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Closed-end funds

Understanding return of capital in closed-end funds

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Closed-end funds that use equity or alternative asset investment strategies may help diversify and augment traditional income-oriented portfolios. Many of these funds use a managed distribution program to help facilitate smooth regular distributions to investors. The sources of these distributions include interest income, dividends, realized capital gains and potentially, return of capital — an important and often misunderstood component.

Nuveen’s managed distribution program seeks to convert the expected long-term total return potential of a fund’s investment portfolio into attractive, tax-efficient quarterly or monthly distributions. Like most managed distribution programs, fund distributions are based on an estimate of the portfolio’s future return. If the actual return falls short of the estimated return, the fund’s distribution may include a return of capital.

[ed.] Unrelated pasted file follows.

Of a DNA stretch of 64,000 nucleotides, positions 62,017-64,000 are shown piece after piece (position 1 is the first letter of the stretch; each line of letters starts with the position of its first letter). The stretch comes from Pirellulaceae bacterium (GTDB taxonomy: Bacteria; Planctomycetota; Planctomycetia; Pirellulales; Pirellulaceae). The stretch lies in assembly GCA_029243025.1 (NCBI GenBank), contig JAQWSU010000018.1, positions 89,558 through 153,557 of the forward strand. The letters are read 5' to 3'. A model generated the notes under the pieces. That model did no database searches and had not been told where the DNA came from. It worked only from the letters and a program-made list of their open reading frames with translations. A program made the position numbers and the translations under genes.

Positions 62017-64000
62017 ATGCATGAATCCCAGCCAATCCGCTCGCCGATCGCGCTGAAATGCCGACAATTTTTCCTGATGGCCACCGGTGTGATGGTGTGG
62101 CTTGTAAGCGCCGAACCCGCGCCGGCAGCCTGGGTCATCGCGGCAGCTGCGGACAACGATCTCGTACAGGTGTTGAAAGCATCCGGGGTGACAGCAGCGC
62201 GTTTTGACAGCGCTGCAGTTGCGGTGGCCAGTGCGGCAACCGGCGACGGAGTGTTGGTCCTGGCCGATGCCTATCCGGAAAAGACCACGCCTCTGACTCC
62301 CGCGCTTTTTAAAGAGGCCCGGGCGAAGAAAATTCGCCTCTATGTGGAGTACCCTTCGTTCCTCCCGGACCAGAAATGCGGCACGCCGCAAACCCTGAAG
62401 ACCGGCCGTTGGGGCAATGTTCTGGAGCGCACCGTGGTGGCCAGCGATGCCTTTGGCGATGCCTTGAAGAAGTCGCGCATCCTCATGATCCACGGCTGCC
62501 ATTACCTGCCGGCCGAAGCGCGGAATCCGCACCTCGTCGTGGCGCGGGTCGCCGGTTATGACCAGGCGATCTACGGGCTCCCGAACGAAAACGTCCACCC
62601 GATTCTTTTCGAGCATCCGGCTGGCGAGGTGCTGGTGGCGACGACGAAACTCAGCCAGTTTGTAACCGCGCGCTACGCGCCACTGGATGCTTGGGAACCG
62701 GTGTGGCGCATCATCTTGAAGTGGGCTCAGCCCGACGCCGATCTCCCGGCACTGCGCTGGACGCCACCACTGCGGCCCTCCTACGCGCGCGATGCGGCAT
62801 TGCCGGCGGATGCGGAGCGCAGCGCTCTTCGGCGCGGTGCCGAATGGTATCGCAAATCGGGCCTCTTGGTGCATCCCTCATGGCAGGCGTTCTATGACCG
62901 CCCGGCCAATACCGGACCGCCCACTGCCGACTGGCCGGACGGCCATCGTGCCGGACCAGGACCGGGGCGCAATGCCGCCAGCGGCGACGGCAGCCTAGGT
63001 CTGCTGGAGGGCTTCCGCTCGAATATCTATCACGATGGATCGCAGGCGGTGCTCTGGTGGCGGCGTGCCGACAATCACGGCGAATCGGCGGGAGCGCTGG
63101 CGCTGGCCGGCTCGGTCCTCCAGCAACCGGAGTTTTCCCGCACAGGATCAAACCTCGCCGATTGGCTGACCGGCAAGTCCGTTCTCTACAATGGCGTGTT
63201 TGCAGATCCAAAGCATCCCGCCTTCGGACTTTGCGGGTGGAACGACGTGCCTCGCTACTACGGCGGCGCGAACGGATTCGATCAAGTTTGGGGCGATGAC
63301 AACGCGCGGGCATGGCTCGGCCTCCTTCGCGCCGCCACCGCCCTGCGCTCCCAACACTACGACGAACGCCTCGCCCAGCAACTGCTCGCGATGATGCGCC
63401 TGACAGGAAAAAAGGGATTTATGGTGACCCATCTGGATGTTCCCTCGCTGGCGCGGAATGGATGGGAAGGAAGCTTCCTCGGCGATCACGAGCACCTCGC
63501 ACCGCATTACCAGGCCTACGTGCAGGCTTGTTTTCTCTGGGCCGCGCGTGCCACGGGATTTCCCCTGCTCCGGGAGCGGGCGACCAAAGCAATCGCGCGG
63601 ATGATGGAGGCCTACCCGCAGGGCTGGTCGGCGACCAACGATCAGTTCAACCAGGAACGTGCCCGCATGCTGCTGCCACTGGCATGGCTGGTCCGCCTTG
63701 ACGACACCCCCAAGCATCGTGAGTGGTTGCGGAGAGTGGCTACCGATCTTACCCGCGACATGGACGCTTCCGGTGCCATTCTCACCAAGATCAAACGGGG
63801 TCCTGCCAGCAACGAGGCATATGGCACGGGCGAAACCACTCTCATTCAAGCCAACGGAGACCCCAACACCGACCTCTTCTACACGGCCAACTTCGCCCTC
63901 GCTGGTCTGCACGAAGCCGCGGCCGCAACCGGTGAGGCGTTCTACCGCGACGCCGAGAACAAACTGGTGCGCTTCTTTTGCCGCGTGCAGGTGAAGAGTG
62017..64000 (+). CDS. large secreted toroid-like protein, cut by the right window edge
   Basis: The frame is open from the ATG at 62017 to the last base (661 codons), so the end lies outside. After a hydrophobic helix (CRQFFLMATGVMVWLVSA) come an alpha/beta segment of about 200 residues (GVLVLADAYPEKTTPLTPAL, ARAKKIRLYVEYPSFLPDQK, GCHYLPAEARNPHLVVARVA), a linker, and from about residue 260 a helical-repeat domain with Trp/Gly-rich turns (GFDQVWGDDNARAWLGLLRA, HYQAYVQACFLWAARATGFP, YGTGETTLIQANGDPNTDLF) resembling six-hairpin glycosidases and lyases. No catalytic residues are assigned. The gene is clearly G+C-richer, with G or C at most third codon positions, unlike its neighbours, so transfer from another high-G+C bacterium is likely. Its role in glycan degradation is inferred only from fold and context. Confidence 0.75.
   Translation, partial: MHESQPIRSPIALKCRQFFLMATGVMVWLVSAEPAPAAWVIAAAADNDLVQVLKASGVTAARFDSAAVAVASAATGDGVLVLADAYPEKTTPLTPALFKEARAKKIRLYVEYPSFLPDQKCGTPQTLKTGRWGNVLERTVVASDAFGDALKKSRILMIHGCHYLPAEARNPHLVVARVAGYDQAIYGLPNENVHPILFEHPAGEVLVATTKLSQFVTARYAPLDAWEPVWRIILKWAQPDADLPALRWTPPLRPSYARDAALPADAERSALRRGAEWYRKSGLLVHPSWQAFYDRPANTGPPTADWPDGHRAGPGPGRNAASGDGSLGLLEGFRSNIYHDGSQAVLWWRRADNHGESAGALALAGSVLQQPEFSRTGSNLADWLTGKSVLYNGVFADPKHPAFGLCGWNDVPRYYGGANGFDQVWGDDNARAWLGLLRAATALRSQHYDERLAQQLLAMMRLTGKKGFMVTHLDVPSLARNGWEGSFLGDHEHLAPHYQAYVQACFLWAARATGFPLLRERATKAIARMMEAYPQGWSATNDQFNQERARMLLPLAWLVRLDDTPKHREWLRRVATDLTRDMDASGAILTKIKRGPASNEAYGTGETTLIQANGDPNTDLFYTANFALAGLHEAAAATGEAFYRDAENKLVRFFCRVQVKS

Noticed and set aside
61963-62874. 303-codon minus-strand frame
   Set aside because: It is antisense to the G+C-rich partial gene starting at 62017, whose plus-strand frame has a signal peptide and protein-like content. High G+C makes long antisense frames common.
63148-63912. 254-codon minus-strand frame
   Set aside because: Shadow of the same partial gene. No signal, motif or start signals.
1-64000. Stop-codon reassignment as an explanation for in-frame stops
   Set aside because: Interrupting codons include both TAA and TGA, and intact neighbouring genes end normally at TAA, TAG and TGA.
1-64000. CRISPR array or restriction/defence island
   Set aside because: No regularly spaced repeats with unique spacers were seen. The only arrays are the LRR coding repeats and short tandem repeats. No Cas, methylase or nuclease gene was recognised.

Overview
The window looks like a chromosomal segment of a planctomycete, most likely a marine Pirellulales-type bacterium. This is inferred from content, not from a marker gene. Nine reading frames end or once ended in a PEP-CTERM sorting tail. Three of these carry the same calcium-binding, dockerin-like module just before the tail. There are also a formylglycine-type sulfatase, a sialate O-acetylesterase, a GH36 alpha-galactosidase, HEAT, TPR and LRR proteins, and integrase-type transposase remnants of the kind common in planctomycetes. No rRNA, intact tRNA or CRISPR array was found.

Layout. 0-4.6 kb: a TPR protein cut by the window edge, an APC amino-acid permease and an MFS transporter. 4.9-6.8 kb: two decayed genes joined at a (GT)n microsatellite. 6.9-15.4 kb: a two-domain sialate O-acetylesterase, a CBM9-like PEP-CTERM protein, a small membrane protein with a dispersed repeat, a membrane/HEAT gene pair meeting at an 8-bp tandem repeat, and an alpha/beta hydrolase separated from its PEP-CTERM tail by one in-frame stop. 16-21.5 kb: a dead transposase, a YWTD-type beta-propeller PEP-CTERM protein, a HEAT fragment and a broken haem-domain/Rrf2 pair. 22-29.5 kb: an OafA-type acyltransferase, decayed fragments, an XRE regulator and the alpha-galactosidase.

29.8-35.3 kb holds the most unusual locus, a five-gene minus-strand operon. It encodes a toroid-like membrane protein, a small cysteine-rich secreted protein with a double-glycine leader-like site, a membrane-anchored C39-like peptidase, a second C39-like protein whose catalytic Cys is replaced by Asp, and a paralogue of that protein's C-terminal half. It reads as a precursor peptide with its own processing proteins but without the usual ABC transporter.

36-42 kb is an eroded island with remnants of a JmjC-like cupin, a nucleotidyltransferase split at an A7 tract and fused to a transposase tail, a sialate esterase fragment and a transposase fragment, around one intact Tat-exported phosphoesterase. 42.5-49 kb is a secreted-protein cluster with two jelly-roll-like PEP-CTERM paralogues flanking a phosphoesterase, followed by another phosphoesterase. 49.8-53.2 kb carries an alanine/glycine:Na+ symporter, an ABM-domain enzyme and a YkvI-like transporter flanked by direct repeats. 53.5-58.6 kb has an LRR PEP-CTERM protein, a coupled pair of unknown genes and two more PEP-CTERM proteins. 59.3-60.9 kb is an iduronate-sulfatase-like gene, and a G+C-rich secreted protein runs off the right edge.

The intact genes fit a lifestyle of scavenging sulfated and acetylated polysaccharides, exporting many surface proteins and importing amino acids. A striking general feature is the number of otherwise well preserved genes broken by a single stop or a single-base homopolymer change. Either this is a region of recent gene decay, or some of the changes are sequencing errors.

1. The fund’s capital: not just your original investment

A fund’s capital — its net asset value (NAV) — starts with shareholders’ initial investment in common shares. The value changes as the fund’s investment portfolio appreciates, depreciates, or generates and distributes income from dividends and interest. The components of the fund’s total return on NAV are its income and any gains, both realized and unrealized, after expenses.*

Regulations require a fund to distribute most of its investment income and realized gains each year.

If the fund distributes only its net investment income and realized gains, and has unrealized appreciation as well, the fund’s NAV — its capital — at the end of the year will be higher.

For most fixed income strategies, net investment income* makes up the majority of the fund’s total return, and the fund’s NAV is not typically affected much by unrealized appreciation over time.

Chart 1

2. Return of capital is a choice